The Nonviolent Radical Party, Transnational and Transparty (NRPTT) is a nonviolent organization following Gandhian principles. Its symbol is a portrait of Mahatma Gandhi constructed from the words “Radical Party” written in over 50 languages. In its campaigns NRPTT proposes and promotes policies aimed at improving human rights implementation and the international Rule of Law. It encourages its members to pursue nonviolent actions that induce cross-border national and international institutions to comply with international human rights law and principles. The party does not participate in national, regional or local elections.

The NRPTT is registered as a non-governmental organization (NGO) with general category consultative status with the United Nations Economic and Social Council (ECOSOC) since 1995. In this framework, the NRPTT has made it possible for a large number of people and organizations working in the field of democracy and human rights to be represented at the UN Human Rights Council and to present their claims in that forum to State representatives, diplomats, international media and other NGOs.

For these reasons, on several occasions, the NRPTT has been subjected to requests for sanctions by the Russian Federation and Vietnam, who, with the support of China, Iran and other totalitarian or authoritarian states, have requested the exclusion of the party accusing it of being “guilty” of giving non-represented peoples  the possibility to present their case before the highest international institution. These processes have, on two occasions, led to a vote being taken at ECOSOC and said votes confirmed the correctness of NRPTT’s actions: this was the first occasion when a vote of this nature at the UN led to an NGO prevailing over a Member State.

Since obtaining consultative status with ECOSOC, the NRPTT has participated in the work of various UN bodies on matters relating to the promotion of civil and political rights; the support of bilateral and multilateral actions for the promotion of democracy in the world; the support of the activities of the ad hoc Tribunals for the Former Yugoslavia and for Rwanda; the establishment of the International Criminal Court, the statute of which was voted on in Rome in 1998 following a long campaign by the NRPTT; the adoption of the resolution for a moratorium on executions by the UN General Assembly; and the adoption by the General Assembly of the Universal Ban on Female Genital Mutilation.

During this time the NRPTT has sustained relationships with various international NGOs, as well as unrepresented peoples and those in political exile to help them publicize their cases and to keep decision-making bodies informed. These groups include, for example, Tibetans, Uighurs, Degar (also known as Montagnards), Kosovar Albanians, Chechens, as well as political dissidents from South-East Asia, the Balkans, Middle East, and the African continent.

Other campaigns have received the support of prominent figures, such as the Appeal by Nobel Peace Laureates against starvation in the world. Launched in 1979, the NRPTT denounced the risk of a new “holocaust” due to starvation in numerous countries around the world as a consequence of the international economic disorder. The campaign against starvation in the world aimed in the first place to ensure that Governments and the International Comunity maintained the promises made at the Global Conference on Food held in Rome in 1974. After numerous hunger strikes and parliamentary actions, in 1981, Food and Disarmament International is founded in Brussels to bring all partners together in this common struggle and mobilize public opinion on the matter. Similar actions were mounted with the Appeal launched by Luca Coscioni, Professor in Economics, affected by amyotrophic lateral sclerosis. Fifty Nobel Prize Laureates and hundreds of scientists around the world signed and shared his Appeal for Freedom of Scientific Research.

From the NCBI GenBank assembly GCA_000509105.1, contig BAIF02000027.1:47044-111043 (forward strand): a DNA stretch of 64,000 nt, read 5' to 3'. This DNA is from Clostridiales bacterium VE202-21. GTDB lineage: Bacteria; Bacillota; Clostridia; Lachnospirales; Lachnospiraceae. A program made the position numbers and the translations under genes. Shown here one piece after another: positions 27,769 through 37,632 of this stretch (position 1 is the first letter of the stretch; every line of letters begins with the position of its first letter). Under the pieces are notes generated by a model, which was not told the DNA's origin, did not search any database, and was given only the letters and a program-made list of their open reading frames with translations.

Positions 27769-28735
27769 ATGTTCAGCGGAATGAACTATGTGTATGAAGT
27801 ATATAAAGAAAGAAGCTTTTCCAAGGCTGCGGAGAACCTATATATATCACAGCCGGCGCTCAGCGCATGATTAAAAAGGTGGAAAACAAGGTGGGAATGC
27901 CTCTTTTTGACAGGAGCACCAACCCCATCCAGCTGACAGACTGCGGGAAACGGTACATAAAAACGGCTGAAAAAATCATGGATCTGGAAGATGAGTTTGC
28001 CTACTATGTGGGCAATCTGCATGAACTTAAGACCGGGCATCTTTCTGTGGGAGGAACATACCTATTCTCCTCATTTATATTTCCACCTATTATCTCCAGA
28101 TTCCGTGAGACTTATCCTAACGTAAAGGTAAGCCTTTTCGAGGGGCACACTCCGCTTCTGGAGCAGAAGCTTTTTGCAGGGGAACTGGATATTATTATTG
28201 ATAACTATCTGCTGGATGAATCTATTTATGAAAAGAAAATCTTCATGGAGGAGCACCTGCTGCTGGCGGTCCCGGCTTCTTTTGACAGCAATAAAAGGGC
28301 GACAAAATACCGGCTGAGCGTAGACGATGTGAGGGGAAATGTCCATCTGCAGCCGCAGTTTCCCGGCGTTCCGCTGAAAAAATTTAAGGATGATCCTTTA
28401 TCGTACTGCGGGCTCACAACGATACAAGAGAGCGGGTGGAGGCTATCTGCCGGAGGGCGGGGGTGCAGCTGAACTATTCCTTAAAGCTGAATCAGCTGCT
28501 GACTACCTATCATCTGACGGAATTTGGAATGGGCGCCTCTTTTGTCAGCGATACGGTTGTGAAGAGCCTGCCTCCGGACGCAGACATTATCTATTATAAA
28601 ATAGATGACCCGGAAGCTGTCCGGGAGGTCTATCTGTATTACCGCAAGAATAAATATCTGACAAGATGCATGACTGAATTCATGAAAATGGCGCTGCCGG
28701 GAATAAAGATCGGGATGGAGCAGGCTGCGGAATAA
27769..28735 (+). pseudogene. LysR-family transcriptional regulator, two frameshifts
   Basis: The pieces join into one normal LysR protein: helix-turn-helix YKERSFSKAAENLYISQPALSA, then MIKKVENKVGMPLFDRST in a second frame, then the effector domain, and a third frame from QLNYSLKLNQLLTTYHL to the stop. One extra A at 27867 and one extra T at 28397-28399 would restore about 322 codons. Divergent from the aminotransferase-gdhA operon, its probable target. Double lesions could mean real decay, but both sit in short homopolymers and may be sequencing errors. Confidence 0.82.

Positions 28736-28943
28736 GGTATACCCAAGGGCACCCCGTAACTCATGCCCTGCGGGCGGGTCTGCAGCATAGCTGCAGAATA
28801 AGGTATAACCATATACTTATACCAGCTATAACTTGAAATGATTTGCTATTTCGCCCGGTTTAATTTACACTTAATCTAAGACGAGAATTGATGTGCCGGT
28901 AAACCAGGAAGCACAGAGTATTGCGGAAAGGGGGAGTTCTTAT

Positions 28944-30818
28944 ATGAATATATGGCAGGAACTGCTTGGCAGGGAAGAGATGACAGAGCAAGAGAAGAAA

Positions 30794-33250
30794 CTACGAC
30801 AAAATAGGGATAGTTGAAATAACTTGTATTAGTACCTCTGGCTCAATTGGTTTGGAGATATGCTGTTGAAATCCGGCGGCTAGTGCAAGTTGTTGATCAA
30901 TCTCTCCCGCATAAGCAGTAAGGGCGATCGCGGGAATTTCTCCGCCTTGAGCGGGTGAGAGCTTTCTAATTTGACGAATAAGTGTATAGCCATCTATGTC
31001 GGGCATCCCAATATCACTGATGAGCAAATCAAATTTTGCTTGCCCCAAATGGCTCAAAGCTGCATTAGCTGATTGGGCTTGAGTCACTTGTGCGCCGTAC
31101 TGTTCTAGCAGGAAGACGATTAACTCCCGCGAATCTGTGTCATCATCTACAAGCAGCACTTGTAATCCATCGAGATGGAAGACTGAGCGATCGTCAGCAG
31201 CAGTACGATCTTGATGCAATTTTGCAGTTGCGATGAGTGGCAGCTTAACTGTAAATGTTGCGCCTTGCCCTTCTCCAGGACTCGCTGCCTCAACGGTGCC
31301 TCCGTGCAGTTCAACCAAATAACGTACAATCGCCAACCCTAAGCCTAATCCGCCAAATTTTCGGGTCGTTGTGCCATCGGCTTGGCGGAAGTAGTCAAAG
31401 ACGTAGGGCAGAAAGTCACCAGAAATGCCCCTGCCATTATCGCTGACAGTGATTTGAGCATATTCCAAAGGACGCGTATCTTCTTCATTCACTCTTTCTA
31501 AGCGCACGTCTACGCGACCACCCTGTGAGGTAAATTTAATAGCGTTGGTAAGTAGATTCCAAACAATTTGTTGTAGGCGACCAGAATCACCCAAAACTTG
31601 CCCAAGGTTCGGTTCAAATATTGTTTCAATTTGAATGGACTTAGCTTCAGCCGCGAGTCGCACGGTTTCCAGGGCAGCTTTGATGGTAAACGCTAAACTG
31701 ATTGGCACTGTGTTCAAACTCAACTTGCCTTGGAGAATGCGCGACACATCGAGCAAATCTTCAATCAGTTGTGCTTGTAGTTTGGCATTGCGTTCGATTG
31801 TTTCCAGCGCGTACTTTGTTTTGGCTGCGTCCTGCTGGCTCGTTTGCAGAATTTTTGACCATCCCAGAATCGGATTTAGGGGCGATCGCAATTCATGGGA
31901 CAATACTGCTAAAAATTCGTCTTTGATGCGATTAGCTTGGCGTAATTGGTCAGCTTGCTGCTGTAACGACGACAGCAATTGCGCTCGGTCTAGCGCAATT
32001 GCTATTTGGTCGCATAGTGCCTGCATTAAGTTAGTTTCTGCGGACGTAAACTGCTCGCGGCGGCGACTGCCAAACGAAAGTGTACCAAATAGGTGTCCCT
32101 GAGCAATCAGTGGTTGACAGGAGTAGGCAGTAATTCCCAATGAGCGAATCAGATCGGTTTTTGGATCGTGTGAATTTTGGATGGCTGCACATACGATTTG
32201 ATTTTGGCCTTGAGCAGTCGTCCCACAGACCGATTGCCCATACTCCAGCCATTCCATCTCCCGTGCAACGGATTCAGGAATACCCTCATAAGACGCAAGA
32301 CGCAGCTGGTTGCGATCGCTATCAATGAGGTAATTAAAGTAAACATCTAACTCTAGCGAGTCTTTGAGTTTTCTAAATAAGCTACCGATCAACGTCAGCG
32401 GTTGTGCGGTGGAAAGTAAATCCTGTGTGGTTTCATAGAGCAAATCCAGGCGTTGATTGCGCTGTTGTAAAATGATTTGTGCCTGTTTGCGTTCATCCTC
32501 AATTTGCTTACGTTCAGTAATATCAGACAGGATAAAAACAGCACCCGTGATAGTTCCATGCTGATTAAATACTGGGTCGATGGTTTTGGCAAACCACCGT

The NRPTT aims at promoting an international policy of rule of law, human rights, freedom and democracy, by amending a ‘process’ that has permitted economic and social development in many parts of the world, the effect of which continues to be unavailable to a large proportion of the population. Many peoples, be it minorities, non-represented Nations and Peoples, and even large majorities remain oppressed by a national and international order that fails to put their civil, political, economic, social and cultural rights at the heart of public policy. The fact that entire populations are deprived of their fundamental rights is still not considered as a priority by States and international organizations. This is why the NRPTT has launched and continues to draw attention to the need for a global SOS on the Rule of Law, for the full implementation of all human rights and democratic standards around the world.

The NRPTT maintains the view that at the present time such an ideal is absent in all countries, even within so-called established democracies. Recent reports confirm that democracy is in decline worldwide, and with it human rights violations are augmenting, both domestically and in foreign affairs. Current campaigns are therefore focused on the common transition towards the Rule of Law; the need to recognize the human right to know, as the citizen’s fundamental right to know what, how and why Governments decide in their name at all levels; “just justice” as the basis for any Rule of Law system; and the United States of Europe, as an antidote to the current state of the European Union, moving further and further away from the promotion of the ideals it stands for in its founding Charters, both domestically and abroad.